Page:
A new Ipsos survey confirms the power of recommendation – and social networks are in the thick of things.
It turns out that nearly one-fifth of U.S. consumers say they’ve bought a brand because friends liked it/followed it on a social media site.
And while those under 35 are even more likely to buy something that’s been socially recommended, that tendency is even higher for business owners and senior executives.
We’ve been tracking recommendations via the Net Promoter system for the last eight years in our Techsurveys, and this year, we have the ability to break this data down by format, as well as other demographics.
Our surveys show that women and younger listeners are more likely to highly recommend radio stations. And the formats that can boast the highest recommendation scores are Christian, Country, and Classic Rock/Hits – all well above the average score of 42.
And public radio stations look even stronger when it comes to recommendation. The recently released four-year trend from our Public Radio Tech Survey IV indicates that the propensity to recommend these stations is much higher – and it’s incredibly consistent since 2009.
(Did I mention that among our radio listening audience that Pandora’s Net Promoter scores actually run negative?)
So, if many of your listeners are likely to strongly recommend you, and now we know that recommendation via social media is becoming more prevalent, what does this say about the value of building strong relationships on Facebook, Twitter, Pinterest, and networks your audience frequents?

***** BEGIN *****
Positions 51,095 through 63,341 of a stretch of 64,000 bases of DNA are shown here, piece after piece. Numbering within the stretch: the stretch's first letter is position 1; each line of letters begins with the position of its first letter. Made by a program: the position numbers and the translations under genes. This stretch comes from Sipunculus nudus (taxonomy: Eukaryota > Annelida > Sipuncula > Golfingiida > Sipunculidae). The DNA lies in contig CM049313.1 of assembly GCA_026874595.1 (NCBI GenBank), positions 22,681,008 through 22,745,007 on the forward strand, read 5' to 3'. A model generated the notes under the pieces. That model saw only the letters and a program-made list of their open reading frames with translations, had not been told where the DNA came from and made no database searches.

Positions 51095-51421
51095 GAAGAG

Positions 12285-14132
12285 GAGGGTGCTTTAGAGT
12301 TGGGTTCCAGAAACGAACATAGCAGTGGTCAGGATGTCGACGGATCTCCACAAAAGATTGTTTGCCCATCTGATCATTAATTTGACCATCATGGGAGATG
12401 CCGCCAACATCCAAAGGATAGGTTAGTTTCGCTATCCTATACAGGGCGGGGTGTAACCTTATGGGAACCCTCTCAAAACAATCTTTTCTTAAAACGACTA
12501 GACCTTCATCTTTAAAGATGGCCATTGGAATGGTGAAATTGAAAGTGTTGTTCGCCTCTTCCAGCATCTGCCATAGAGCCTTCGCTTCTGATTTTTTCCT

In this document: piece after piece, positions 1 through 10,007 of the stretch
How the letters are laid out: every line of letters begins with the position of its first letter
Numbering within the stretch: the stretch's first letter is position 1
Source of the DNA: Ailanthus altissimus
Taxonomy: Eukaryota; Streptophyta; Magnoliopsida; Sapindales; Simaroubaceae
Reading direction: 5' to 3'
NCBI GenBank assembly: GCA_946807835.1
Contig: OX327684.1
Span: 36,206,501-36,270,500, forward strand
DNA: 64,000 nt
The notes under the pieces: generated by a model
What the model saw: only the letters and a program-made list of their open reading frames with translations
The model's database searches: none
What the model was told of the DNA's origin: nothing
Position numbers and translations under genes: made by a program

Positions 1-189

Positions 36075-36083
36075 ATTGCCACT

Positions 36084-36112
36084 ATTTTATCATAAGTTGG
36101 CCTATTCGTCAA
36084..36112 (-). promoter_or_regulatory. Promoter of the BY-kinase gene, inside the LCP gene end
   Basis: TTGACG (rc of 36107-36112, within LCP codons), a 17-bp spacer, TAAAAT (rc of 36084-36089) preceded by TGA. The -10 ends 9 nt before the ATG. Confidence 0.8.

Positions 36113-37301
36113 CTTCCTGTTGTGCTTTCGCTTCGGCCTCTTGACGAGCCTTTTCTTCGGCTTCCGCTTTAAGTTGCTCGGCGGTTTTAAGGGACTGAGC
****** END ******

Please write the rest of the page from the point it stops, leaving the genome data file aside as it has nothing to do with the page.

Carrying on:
We keep hearing well-meaning but wrong-headed questions about the “ROI of social media” as if it can be quantified by revenue generated or the numbers of friends, followers, and “likes” amassed.
But the real value of connecting socially with listeners lies within your ability to authentically dialogue with them, allowing you to tap into their natural tendency (for some of them) to recommend you – if they believe you’re for real, providing benefit, and not spamming them with promotional messages.
As Amazon’s Jeff Bezos has been quoted, “Your brand is what people say about you when you’re not in the room.”
Recommendation + social = an incredible opportunity for radio brands, if we can tap into these key listener groups, connect with them on social networks, and continue to provide them with great content and a strong CX.
How are you measuring and tracking audience recommendation? (Hint: It has nothing to do with TSL.)
How are you identifying the consumers in your audience who are most likely to share content with their friends and communities? (Hint: Some of them are like mini-radio stations, broadcasting to their networks.)
Put that on your To-Do List.